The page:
Tuesday, September 11, 2007

Mr. Conservative: Goldwater on Goldwater (HBO Documentary)


On Tuesday, Sept. 11, 2007, the Log Cabin Republicans arranged a “theatrical” screening of the HBO Documentary (actually now available for theaters from Zeitgeist) Mr. Conservative: Goldwater on Goldwater (2006), directed by Julie Anderson. The film was shown in quintuplicate on five plasma screens in the downstairs lounge at a sports bar, the Rhode Grille on Rhode Street and Wilson Boulevard, just above Roslyn in Arlington, VA.

Of course, Barry Goldwater became gradually known as the most famous establishment libertarian conservative. The film starts with the famous black-and-white H-bomb ad (with the little girl) in Lyndon Johnson’s campaign in the 1964 presidential campaign. Goldwater was painted as the warmonger, when it would be Johnson and McNamara who would get sucked in by the domino theory into the war in Vietnam. The film shows lots of black-and-white shots of the 1964 campaign year, with the Republican convention in the Cow Palace in San Francisco. It also shows some of Barry’s life in Arizona, his enjoyment of nature alone, flying solo with prop planes into the wilderness, learning self-reliance, using citizen’s band radio. Barry even made a film “Grand Canyon Rapids” in 1940, a home movie, Technicolor perhaps, that actually got into theaters.

Goldwater (his famous book is “The Conscience of a Conservative”) hinted at his libertarian stance in the post Brown v. Board of Education days, when he maintained that it should not be the government’s business to force desegregation of schools, but that as a personal matter segregation and discrimination were wrong. He claimed that the Supreme Court did not have the authority to enforce its opinion (the “with all deliberate speed” problem).

Goldwater would come back into politics and serve thirty years in the Senate. George Will says, he really didn’t lose the 1964 election; it just took sixteen years to count the votes. (Try that with the 2000 Florida presidential election.) With “the Reagan Revolution” his ideas seemed to pay off, but quickly Goldwater became disenchanted with the neo-Republican strategy of social conservatism, attacking abortion and “gay rights.” Goldwater had always believed in the right of a woman to control her pregnancy. He was turned off by the entry of the Moral Majority into politics. (A James Robson sermon using the p word is quoted.) Although earlier in his life his attitude toward homosexuality was unfavorable, when a grandson Ty Goldwater was gay, he came around, even to the point of writing a famous op-ed (in 1993, after President Clinton tried to lift the military gay ban) that the was wrong. He wrote, “To serve in the military, you don’t have to be straight, you have to shoot straight.” He also saw it as federal intrusion on free speech and a reasonable expectation of personal privacy, even for a servicemember, which was becoming the practical view of many people in the early 90s.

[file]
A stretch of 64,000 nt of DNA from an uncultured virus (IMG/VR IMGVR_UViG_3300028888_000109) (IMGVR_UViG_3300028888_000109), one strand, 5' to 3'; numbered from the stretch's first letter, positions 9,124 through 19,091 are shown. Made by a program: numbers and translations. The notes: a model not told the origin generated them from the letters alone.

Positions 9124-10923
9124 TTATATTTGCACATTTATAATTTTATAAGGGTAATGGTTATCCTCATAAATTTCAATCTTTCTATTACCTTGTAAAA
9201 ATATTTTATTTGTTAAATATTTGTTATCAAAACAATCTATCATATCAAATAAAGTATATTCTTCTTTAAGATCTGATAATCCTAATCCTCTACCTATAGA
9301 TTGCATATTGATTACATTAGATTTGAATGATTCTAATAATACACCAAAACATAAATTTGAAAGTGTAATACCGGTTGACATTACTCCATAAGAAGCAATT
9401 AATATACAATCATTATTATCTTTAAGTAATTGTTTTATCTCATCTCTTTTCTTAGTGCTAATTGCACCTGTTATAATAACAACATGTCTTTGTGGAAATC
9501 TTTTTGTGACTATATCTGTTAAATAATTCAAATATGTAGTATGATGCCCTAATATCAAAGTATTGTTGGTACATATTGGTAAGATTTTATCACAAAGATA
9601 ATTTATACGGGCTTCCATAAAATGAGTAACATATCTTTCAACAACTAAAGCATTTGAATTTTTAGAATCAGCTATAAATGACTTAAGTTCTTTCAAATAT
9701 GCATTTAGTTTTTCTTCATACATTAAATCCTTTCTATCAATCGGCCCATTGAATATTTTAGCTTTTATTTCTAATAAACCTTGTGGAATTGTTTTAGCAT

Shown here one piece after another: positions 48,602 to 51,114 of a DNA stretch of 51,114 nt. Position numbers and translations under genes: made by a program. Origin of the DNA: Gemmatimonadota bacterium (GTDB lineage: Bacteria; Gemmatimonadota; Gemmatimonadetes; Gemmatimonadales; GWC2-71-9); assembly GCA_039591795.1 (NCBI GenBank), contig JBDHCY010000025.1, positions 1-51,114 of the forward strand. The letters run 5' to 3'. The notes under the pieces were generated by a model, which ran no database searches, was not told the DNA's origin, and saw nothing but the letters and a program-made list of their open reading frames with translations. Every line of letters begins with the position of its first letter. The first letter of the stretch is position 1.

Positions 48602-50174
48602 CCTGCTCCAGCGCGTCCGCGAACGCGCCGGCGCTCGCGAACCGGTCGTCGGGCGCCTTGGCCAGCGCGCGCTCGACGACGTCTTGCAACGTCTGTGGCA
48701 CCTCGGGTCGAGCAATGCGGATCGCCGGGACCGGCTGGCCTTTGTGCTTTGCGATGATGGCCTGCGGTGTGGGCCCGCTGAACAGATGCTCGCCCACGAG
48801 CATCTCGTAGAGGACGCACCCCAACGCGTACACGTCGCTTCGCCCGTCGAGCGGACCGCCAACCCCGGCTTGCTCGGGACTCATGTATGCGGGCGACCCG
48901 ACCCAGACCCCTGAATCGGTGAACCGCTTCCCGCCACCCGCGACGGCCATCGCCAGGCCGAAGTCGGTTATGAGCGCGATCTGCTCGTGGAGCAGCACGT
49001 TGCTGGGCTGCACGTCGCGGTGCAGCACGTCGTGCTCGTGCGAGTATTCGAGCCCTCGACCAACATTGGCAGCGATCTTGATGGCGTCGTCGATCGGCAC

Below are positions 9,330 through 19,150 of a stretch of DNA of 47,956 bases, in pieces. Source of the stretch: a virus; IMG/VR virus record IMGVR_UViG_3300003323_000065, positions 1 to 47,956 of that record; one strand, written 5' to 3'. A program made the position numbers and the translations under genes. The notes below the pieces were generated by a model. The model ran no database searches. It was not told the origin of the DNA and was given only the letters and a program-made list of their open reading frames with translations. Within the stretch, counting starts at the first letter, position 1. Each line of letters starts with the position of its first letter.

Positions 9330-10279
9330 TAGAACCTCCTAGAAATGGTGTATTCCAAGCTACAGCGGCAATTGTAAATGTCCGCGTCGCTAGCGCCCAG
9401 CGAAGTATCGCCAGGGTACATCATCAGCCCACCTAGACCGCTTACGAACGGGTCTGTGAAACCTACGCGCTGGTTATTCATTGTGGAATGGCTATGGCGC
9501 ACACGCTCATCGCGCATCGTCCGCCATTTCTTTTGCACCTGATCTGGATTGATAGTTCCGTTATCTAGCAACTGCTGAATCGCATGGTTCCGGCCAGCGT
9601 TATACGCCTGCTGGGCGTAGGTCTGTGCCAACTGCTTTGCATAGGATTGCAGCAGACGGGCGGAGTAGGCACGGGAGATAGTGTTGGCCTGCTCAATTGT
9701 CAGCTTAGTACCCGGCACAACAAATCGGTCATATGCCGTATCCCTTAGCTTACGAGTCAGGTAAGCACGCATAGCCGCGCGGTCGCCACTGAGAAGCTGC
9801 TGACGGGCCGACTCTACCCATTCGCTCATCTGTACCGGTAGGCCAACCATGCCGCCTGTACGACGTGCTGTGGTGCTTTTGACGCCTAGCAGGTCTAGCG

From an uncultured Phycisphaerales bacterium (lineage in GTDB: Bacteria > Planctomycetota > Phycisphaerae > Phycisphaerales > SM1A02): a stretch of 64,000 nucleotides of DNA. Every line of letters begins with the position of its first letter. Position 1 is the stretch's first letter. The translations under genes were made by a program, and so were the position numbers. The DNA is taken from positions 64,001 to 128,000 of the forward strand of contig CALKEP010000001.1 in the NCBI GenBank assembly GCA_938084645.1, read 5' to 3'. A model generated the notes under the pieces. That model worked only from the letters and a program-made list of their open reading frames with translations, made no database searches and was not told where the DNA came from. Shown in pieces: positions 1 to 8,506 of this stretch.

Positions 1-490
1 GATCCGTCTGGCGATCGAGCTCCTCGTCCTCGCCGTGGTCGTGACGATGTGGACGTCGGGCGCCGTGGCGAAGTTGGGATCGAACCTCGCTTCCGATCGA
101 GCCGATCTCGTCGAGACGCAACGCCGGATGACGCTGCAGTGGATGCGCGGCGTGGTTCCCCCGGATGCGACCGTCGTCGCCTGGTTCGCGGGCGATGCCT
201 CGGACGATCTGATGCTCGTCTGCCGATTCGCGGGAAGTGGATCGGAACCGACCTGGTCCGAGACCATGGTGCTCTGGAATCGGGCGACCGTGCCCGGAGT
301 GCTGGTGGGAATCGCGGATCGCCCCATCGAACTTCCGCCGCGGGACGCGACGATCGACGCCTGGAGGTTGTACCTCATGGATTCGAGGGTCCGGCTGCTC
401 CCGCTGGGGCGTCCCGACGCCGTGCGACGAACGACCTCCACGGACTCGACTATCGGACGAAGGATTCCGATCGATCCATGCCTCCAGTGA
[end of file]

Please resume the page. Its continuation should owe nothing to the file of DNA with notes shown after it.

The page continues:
Also appearing in the film are Sandra Day O'Connor (she talks about her appointment to the Supreme Court and Sen. Goldwater's help), James Carville, Hillary Rodham Clinton, Al Franken, and John Dean (covering the Watergate and Nixon period). The film covers a lot of second half of twentieth century American political history, and shows that politics, as it changes, can produce strange bedfellows or bunkmates.

"Extremism in the defense of liberty is no vice; moderation in the protection of liberty is no virtue." From the 1964 convention.

Another important recent HBO Documentary film is "White Light, Black Rain: The Destruction of Hiroshima and Nagasaki" (2007), about the event that ended World War II in Japan. The film shows graphic footage of Japan immediately after the events, and horrifying footage of the injuries to the victims.

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